Here’s what I took away from it. Writing this book taught me how we are changed by conflict and also what it teaches us about ourselves. It also made me question the pros and cons of off-the-grid communities, a topic I explore in the book. The book is set in a Sacramento homeless shelter where Kit volunteers and in a rural area on the Redwood Highway. I hope readers are able to experience these areas.


Was there anything new that surprised you, or that you discovered, as you wrote this book?

Much of what I discover is always about character. I discovered the person I labeled a killer was only desperate, and that the real killer was a character I hadn’t yet created. I learned that Virgie has secrets I still haven’t discovered. I learned that the relationship between Kit and John Paul, the former cop, is more complicated than I originally assumed. I was surprised to learn that Farley had been a promising classical musician until he broke his left hand in a fight. That was a shocker but also an organic development; I hadn’t been sure how he ended up in radio. Every book is full of surprises for me, and these are just a few.


I invite readers to join Bonnie’s protagonist, Kit Doyle, in her latest adventure. And thank you very much for being a guest on my blog today, Bonnie. I wish you the very best as you launch this new book!


Author Bio: This is the third in the Kit Doyle series and the author’s seventeenth novel. A California native, Bonnie Hearn Hill is passionate about how conflict changes us and both allows and forces us to discover new truths about ourselves. A mentor to numerous writers, she has appeared on a Central California television’s book segment for fourteen years.



I’m thrilled to present the cover for HUNTING HOUR: A Timber Creek K-9 Mystery, scheduled to release August 8, 2017, by Crooked Lane Books.


Here’s the description from the book cover:

Deputy Mattie Cobb is in a dark place and has withdrawn from Cole Walker and his family to work on issues from her past. When she and her K-9 partner Robo get called to track a missing junior high student, they find the girl dead on Smoker’s Hill behind the high school, and Mattie must head to the Walker home to break the bad news. But that’s only the start of trouble in Timber Creek, because soon another girl goes missing—and this time it’s one of Cole’s daughters.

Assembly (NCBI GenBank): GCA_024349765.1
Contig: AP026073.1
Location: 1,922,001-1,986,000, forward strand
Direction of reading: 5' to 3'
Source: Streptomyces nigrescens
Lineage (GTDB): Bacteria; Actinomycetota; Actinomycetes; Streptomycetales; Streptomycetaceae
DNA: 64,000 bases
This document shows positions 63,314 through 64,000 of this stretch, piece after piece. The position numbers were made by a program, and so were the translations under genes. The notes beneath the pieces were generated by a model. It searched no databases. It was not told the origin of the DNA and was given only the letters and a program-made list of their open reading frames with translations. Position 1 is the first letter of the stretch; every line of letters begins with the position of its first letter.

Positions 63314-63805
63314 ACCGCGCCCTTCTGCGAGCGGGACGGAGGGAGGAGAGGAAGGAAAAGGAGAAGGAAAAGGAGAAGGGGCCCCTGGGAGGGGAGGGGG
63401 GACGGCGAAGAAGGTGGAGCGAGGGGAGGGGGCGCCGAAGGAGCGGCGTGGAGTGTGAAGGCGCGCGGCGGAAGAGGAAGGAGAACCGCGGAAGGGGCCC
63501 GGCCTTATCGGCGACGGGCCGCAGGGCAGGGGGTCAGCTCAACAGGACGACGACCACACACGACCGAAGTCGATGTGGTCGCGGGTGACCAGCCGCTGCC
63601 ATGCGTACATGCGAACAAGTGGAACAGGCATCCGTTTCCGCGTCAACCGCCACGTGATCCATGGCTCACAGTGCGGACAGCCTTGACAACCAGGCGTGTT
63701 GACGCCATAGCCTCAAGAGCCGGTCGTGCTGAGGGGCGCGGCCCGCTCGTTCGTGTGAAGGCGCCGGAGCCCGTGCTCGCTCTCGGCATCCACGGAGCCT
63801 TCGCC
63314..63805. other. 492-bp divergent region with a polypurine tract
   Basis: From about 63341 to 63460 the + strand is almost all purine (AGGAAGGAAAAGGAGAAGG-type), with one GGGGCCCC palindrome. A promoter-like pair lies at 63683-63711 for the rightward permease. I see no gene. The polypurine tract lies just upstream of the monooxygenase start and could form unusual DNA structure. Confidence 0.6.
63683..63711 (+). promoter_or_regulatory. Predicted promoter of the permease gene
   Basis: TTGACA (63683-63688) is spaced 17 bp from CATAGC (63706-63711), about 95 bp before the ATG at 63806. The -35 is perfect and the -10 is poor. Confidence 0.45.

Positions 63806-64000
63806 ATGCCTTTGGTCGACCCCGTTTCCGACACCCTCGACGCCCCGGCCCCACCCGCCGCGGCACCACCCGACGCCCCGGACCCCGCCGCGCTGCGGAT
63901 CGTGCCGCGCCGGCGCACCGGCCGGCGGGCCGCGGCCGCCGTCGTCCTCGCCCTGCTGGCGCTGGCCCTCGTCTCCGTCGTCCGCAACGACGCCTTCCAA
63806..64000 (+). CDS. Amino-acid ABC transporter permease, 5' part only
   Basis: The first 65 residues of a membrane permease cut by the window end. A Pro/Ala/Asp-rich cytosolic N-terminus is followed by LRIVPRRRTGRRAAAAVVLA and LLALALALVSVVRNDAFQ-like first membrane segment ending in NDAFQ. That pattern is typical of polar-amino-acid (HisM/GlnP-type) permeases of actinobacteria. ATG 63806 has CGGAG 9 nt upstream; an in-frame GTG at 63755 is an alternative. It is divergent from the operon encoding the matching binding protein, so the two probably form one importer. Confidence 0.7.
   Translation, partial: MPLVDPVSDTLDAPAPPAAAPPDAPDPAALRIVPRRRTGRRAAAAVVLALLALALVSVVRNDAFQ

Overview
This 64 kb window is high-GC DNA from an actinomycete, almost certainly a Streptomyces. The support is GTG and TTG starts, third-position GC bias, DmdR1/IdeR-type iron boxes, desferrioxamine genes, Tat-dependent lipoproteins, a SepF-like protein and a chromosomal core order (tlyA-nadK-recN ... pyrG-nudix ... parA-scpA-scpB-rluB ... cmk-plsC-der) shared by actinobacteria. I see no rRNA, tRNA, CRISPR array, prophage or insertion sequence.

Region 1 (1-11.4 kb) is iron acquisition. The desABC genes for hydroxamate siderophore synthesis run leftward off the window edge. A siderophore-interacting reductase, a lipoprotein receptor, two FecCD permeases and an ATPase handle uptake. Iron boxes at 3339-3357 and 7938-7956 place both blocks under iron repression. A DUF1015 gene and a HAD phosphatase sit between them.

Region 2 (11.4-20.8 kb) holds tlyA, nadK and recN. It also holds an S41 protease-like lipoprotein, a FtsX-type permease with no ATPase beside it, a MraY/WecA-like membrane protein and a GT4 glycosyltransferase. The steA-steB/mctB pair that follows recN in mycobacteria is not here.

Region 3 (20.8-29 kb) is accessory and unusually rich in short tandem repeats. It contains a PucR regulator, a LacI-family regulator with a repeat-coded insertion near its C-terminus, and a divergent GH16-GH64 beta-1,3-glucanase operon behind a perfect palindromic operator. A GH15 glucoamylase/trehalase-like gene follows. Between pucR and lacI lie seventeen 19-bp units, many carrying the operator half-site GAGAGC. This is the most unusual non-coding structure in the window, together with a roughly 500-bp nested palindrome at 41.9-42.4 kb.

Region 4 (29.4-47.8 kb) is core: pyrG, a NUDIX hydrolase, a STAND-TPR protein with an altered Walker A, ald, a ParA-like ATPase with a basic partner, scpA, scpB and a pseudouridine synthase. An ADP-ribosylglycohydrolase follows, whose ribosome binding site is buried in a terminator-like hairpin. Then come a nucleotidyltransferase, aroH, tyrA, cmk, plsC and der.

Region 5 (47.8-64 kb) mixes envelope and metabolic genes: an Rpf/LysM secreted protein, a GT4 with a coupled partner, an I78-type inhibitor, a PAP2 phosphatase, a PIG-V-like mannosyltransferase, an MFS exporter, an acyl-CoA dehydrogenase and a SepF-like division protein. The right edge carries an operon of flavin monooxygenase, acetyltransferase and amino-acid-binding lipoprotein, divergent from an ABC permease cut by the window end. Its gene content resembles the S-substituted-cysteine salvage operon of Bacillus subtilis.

Knowing that each hour a child remains missing lessens the probability of finding her alive, Mattie and Robo lead the hunt while Cole and community volunteers join in to search everywhere. To no avail. It seems that someone has snatched all trace of the Walker girl from their midst, including her scent. Grasping at straws, Mattie and Robo follow a phoned-in tip into the dense forest where they hope to find a trace of the girl’s scent and to rescue her alive. But when Robo does catch her scent, it leads them to information that challenges everything they thought they knew about the case.


I hope you’ll join me for this third episode in the Timber Creek K-9 Mysteries!




Bouchercon, the annual World Mystery Convention, is in the can for another year. This was my first year to attend this fan-based conference designed to introduce readers to mystery, suspense, and thriller authors. Held in New Orleans this time, it was a great year to start; and our hotel sat down in the French Quarter, mere steps away from voodoo shops, marvelous restaurants, and jazz clubs. The convention organizers did a terrific job setting up panels where authors could talk about their books, their lives, and the writing life, as well as interviews with special guests of honor Harlan Coben, David Morrell, R.L. Stine, and Craig Robertson.


My favorite panel? A panel of ATF agents talking about their work and an explosives detection demonstration by Special Agent Katherine Barton and her yellow lab Ting. Here are photos of Ting posing with her handler, and of Ting and me getting to know each other. What a sweet girl!


I also walked down by the river and took a picture of some paddleboats, which I’ll post on my author page on Facebook. I had a great time, but it was good to come back home to a quieter place in Colorado with my husband, our dogs, and our cat. Now it’s time to get back to work on book three of the Timber Creek K-9 series.


Hannah Where's Waldo

We’re so excited at our house! Our clown, Hannah, had to jump on the bed and root out the pillows in her excitement.

A book launch is a thrilling time for authors and their families, and the STALKING GROUND release is scheduled for September 13. The book club edition launched this month, and I’ve been so pleased to hear from readers who love it. The story challenges the characters and develops them further while presenting them with a new murder to investigate. Robo stars in the show and plays a big role in solving the case.